Sales force compensation - American businessSales force compensation is the basis for paying salespeople for their efforts. Compensation is a critical component in SALES MANAGEMENT. An effective sales-compensation plan
• bases rewards on results and efforts
• provides equal rewards for equal results
• provides rewards that are competitive in the marketplace
• is easy to understand and implement
Most salespeople want to be rewarded for their effectiveness. Typically sales-compensation plans are one of three types: straight salary, straight commission, or a combination plan. Straight-salary compensation plans usually include performance quotas used to determine annual raises. Straight-salary plans are used when sales efforts are made as part of a team and when customer service (rather than selling) is the major function. Straight-commission plans pay no salary, only a fixed amount or percentage for each sale. Most salespeople on commission plans are paid a “draw”—a set amount per pay period against their sales commission. The draw is, in effect, a loan by the employer. Salespeople keep close track of their commissions and know when they have “made their draw” in a week or month. Repeatedly not making draw will lead to dismissal. Salespeople who excel are often paid bonuses above their standard commission or are awarded prizes, often electronic equipment and vacation trips. Most U.S. companies pay salespeople based on combination plans, which include salary plus bonus or salary plus commission. Typically retail-store employees are paid a base wage plus a small commission. For example, Julia Roberts in the film Pretty Woman returned to the store where she was treated poorly to show the sales clerk the commission she lost. Salary-plus-bonus plans are often difficult to administer. Bonuses are usually based on exceeding a target sales level, determined by a percentage above the previous year’s sales. During the booming U.S. economy in the 1990s, many salespeople easily met their target amounts, often well before the end of the year. Selling more would increase the base amount they had to achieve the following year. Since the next year’s bonus would be based on exceeding the previous year’s sales, once they had met their target level, salespeople then had an incentive not to sell more.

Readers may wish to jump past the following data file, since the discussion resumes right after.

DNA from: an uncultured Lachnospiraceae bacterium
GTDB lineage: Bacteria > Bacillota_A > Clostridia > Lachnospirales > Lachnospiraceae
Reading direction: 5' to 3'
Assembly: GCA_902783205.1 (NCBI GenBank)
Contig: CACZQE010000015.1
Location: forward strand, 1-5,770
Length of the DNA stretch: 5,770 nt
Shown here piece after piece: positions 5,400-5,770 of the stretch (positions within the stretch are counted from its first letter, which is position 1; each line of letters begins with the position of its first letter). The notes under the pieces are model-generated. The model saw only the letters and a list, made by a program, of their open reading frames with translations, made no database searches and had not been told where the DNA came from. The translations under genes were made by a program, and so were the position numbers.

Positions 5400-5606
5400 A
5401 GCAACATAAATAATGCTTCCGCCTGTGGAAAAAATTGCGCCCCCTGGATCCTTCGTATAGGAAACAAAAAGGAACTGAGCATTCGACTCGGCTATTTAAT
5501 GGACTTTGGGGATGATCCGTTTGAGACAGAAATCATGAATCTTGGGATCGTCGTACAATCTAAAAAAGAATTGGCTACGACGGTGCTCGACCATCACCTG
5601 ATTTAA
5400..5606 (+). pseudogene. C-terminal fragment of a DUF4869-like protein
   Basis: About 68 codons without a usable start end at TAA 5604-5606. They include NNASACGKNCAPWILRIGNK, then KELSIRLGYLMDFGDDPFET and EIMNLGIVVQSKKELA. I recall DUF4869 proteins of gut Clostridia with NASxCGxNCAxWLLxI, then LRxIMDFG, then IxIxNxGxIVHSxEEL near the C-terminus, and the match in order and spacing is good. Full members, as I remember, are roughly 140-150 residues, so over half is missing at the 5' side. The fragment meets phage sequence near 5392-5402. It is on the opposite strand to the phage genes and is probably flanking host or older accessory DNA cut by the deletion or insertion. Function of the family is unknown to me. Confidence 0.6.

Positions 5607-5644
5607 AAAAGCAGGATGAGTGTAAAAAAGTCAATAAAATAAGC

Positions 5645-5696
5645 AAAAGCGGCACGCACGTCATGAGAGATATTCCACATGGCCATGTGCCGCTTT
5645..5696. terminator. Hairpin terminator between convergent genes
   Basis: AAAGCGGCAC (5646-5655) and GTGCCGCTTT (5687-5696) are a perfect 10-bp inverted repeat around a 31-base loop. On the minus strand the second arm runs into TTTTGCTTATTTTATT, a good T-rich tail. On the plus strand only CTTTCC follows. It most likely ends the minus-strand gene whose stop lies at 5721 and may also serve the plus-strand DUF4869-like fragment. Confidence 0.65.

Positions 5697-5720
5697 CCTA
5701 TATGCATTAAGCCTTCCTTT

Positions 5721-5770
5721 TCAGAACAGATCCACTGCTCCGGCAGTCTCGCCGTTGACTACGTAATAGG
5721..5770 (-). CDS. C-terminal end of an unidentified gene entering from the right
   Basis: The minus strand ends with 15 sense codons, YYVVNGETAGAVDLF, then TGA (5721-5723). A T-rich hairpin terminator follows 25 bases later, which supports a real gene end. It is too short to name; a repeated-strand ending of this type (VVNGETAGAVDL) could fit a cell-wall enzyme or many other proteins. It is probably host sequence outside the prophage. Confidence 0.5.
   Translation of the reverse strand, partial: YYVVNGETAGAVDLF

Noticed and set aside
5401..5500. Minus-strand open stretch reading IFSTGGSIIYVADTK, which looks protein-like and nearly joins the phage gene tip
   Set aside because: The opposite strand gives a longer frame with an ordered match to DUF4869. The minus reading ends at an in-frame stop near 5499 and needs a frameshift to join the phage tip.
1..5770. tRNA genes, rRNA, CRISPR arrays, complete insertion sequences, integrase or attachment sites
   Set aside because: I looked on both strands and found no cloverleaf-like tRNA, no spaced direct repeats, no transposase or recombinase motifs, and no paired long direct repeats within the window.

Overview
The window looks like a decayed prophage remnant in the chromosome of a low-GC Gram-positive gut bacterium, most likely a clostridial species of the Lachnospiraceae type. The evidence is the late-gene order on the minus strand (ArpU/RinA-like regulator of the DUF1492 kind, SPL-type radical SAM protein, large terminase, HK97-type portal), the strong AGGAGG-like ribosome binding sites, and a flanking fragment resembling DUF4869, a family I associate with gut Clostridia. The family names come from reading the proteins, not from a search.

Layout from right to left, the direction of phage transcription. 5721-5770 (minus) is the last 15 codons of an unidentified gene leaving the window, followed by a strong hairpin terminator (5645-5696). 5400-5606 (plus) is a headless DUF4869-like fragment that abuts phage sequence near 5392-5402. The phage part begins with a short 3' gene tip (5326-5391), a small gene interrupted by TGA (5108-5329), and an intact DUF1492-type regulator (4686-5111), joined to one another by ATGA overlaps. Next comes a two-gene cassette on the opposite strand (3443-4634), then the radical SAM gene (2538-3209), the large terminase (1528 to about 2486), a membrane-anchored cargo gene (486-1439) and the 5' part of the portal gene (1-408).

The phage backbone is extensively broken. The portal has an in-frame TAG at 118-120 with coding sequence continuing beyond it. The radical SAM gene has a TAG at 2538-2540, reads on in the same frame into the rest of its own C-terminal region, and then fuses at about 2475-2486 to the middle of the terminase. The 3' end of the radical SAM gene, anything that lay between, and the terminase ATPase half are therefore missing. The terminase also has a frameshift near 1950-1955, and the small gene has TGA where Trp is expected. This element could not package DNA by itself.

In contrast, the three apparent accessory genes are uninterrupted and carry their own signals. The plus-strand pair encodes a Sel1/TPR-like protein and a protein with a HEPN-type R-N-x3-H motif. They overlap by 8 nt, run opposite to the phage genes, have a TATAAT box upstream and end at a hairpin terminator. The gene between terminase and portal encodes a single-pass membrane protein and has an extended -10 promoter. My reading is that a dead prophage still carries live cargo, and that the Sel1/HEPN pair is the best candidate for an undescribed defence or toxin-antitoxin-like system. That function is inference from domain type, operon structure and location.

Salespeople tend to be competitive, and therefore salescompensation plans should reward equal results equally. Unequal reward plans create dissention within an organization. Sales managers often create special incentives for their staff known as “pearl-diving contests.”
Sales-compensation plans also have to be competitive. Sales is a skill that is often easily transferable from one firm or industry to another. Salespeople talk with each other and have a good idea how well they are being compensated relative to other opportunities.
Sales-compensation plans need to be easily understood and implemented. When personnel know the basis of compensation, they adjust their efforts to meet the goals. Salespeople often complain about complex and timewasting paperwork. They know if they are filling out reports, they are not selling.